If the card is retained on request by your issuing bank, the cause is not specified through the ATM network, so the ATM operator would not know why your bank wants the card to be retained. Common practice is to not return such cards to the holder. After all, the operator must assume that your issuing bank requested the card to be retained for some reason. In this case, the card is not necessarily permanently deactivated, but can be reactivated if you are able to solve the issue with your bank. This may of course mean a lot of hassle for you and may require you to convince both your issuing bank and the ATM operator to get in touch with each other, so that you can get your card back.

In the third case, if the ATM swallows your card without obvious reason, you are likely to be able to get your card back. Even if it's not solved immediately, the ATM operator will have no reason to further retain your card, and return it to you. If the ATM is not located in a bank office or you are using the ATM outside the opening hours, there is of course no one immediately available to do this. In many cases, you can find a phone number for customer support located on the ATM. They may or may not be able to help you.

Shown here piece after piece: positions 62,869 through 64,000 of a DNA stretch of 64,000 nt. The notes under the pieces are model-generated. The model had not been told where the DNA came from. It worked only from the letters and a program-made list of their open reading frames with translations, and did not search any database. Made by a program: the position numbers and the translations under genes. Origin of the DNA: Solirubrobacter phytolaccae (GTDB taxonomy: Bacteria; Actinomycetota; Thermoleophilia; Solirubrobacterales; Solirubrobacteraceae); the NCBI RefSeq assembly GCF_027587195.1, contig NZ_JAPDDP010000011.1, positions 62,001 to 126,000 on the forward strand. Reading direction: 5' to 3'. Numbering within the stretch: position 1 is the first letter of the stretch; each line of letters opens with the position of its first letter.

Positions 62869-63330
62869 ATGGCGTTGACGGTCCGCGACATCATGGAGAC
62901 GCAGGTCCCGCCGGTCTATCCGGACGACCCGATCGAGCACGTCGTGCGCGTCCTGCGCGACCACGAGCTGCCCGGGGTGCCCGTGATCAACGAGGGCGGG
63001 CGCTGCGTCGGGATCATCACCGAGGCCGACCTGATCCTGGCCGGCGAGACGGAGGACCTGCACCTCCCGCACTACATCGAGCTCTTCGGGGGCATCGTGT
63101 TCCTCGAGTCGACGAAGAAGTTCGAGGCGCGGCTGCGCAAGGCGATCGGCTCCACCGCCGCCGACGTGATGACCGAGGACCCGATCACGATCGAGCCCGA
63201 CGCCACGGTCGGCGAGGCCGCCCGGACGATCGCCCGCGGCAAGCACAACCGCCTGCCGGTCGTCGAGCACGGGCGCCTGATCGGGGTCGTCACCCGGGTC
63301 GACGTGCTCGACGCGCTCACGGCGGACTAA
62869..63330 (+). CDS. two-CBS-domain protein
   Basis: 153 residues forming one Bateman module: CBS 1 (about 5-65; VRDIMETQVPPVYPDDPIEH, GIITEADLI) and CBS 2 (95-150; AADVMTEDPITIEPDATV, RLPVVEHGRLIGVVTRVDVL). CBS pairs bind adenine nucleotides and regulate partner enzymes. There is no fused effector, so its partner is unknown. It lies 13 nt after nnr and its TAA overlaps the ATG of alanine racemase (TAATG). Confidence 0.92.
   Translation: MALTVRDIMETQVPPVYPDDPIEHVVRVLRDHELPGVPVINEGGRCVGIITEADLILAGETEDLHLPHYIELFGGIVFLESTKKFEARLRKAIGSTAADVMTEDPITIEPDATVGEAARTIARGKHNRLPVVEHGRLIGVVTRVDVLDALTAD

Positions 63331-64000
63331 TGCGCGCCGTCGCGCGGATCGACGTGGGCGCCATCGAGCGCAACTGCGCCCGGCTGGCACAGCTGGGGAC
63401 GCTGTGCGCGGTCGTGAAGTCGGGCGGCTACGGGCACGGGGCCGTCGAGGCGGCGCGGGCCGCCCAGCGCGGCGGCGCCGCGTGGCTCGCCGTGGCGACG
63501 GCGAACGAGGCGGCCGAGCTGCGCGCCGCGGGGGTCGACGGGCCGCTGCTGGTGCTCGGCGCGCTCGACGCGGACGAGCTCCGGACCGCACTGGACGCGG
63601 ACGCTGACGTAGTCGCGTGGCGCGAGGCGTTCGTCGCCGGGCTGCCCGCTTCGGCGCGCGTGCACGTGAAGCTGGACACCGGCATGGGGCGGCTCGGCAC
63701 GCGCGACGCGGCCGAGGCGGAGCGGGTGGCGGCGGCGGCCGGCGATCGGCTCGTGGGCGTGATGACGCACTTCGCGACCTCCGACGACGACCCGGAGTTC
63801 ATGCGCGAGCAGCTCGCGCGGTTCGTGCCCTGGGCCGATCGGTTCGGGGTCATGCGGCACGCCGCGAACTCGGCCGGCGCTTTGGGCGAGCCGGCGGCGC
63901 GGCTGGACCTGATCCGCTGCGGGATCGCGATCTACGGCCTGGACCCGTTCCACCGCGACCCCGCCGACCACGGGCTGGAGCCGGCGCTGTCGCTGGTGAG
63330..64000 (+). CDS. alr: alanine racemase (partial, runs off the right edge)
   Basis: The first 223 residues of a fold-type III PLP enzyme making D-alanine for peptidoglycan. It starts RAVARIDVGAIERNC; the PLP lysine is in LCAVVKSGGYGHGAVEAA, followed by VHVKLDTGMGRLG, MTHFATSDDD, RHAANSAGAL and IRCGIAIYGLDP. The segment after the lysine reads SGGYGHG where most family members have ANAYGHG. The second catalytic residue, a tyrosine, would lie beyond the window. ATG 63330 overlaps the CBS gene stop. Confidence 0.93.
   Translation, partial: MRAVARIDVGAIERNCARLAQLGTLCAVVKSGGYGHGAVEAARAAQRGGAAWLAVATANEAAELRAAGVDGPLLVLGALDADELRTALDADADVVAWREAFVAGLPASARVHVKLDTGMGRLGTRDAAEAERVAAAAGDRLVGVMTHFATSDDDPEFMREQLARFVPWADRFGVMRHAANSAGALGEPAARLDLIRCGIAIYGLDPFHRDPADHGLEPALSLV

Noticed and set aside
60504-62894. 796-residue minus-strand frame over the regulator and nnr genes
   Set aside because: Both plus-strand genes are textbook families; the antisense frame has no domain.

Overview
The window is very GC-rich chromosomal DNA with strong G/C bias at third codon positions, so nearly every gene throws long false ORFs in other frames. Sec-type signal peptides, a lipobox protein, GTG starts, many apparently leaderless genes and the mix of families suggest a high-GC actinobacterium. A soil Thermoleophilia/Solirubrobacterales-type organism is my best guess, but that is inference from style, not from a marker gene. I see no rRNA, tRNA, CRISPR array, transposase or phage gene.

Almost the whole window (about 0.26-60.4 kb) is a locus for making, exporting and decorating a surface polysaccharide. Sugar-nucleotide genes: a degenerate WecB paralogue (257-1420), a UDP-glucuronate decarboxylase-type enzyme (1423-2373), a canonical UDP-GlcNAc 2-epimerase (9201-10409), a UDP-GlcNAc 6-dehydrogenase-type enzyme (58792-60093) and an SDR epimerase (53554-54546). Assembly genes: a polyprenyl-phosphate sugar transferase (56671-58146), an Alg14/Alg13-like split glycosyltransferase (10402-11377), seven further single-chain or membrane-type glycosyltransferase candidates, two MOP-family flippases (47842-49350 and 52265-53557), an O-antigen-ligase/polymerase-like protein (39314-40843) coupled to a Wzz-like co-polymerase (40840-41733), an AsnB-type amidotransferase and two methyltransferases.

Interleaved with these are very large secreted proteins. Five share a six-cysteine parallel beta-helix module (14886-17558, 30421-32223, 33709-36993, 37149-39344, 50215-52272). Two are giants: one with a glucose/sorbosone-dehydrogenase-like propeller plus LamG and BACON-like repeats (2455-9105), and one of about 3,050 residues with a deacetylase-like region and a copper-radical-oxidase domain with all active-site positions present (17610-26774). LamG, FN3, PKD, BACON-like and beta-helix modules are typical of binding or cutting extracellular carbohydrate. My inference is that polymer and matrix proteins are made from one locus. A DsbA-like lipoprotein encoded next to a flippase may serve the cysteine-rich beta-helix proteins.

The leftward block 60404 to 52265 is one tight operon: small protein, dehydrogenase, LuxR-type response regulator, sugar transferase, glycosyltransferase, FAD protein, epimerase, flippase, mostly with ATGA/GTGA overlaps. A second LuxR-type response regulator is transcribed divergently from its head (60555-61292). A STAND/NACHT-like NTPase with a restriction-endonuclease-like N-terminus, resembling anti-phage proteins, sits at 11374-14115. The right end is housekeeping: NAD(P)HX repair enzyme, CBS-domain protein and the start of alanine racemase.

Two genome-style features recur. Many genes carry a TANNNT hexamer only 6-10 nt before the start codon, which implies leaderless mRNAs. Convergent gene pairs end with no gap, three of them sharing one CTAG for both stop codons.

Unfortunately, it is not possible to reliably prevent any of these situations from happening. Even if your card is retained by mistake, do not expect too much effort from the ATM operator to help you with a swift solution.

There are however a few things you can do to mitigate the consequences of a retained card: